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Justices to Hear Excessive Force, Immunity Case

November 14, 2000|From Reuters

WASHINGTON — In a case about an animal rights activist taken into custody during a speech by Vice President Al Gore, the Supreme Court said Monday it would decide whether the arresting officer used excessive force and should be denied immunity from being sued.

The high court agreed to review a ruling that allowed protester Elliot Katz to proceed with his lawsuit seeking damages over his claim that a military police officer used excessive force during his 1994 arrest in San Francisco.

Gore and other speakers on Sept. 24, 1994, gave a public presentation at the Presidio military post to celebrate the facility's conversion the next week into a national park.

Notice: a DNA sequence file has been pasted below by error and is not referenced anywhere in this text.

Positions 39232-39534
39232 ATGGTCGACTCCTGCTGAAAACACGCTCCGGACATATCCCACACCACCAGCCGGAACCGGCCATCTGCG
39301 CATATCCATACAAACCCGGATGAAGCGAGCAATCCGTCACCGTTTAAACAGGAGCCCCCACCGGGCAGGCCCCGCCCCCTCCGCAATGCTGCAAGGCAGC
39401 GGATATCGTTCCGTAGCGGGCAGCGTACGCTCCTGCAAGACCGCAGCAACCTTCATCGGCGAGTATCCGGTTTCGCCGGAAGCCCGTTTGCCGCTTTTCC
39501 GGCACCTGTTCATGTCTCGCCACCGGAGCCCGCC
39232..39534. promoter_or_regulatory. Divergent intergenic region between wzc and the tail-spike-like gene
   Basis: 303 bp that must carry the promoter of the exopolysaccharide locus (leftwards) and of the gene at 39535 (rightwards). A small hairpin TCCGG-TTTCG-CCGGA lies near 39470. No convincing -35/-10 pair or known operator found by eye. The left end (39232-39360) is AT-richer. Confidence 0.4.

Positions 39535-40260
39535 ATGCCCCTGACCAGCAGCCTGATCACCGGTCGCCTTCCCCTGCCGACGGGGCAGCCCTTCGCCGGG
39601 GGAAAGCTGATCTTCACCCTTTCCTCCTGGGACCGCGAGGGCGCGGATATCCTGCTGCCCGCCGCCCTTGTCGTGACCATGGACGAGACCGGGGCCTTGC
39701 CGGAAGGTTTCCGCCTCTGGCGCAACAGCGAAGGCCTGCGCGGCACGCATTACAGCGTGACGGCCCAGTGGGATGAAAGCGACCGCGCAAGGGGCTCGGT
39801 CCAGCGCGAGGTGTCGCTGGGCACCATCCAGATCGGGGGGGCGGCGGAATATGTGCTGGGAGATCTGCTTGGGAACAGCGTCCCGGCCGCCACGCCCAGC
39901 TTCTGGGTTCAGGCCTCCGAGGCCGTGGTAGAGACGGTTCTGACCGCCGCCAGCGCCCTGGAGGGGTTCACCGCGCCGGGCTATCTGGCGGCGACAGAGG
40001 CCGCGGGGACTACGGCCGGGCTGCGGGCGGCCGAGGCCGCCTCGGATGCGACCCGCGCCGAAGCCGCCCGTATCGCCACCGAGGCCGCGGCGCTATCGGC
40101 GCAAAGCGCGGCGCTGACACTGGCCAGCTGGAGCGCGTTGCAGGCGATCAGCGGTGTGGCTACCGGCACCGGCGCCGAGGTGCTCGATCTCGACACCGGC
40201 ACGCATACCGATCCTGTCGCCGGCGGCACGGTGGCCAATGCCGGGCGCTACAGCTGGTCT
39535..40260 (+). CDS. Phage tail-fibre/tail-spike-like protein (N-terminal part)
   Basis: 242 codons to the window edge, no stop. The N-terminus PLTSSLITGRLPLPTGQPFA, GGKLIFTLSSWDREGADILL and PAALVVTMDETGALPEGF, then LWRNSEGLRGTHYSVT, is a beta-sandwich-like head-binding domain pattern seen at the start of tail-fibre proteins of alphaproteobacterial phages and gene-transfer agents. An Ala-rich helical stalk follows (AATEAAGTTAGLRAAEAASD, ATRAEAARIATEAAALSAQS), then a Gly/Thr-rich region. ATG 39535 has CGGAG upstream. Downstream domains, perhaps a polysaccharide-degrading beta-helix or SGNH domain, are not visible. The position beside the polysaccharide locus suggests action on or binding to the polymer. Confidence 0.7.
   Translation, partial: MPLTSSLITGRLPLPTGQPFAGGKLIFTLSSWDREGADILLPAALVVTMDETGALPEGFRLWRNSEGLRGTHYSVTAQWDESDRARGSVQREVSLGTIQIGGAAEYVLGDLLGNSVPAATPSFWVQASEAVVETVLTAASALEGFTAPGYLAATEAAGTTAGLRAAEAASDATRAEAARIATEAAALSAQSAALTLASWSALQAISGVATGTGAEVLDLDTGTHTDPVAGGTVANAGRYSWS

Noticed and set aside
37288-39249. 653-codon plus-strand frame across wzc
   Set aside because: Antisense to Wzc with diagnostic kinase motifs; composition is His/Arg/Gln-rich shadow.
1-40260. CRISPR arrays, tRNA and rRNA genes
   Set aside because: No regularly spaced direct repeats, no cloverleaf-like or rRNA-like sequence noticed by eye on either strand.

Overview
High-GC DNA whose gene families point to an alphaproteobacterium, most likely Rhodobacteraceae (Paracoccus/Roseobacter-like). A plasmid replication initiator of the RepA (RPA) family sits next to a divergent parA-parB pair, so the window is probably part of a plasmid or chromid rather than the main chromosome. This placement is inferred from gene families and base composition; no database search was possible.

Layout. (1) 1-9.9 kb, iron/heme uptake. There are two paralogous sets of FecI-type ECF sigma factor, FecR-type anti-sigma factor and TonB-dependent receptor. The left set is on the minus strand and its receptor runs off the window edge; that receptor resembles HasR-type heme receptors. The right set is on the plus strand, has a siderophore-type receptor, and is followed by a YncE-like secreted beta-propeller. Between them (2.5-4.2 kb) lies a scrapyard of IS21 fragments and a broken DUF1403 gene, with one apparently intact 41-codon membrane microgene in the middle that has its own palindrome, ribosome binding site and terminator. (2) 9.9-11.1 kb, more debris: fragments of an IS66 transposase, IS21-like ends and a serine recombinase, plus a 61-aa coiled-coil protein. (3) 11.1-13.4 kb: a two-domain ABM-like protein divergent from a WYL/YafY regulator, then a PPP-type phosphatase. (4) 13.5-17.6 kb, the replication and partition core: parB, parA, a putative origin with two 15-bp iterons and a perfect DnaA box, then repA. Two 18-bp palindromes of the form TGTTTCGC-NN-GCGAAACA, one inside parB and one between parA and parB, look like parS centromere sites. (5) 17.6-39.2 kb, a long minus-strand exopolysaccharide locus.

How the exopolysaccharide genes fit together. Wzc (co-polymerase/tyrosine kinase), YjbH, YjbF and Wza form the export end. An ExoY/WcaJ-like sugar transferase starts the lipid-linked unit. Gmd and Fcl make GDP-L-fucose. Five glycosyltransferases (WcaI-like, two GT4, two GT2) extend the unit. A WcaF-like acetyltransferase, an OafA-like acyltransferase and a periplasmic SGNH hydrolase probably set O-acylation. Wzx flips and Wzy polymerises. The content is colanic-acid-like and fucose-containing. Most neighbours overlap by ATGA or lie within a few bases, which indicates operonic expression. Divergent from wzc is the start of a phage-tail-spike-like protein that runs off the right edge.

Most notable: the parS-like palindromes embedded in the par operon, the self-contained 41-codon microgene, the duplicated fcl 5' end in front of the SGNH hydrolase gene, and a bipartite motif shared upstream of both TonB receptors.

While Gore spoke, Katz walked to a barrier separating spectators from the vice president and unfurled a protest banner.

Army Pvt. Donald Saucier and another military police officer removed Katz, 60. Katz, a veterinarian, says he was shoved into a military van and almost injured.

The officers never spoke and left Katz in the vehicle for about 20 minutes, he said. After being driven to a police station, Katz was briefly detained and released without explanation.

Katz sued, alleging Saucier arrested him without sufficient cause and with excessive force.

A federal judge dismissed the other claims but ruled that Saucier was not entitled to partial immunity on the excessive-force claim. A U.S. appeals court upheld the decision.

The Justice Department appealed to the Supreme Court, saying the decision "creates a de facto no-force rule for many arrests and invites inappropriate second-guessing of an officer's on-the-spot judgment."

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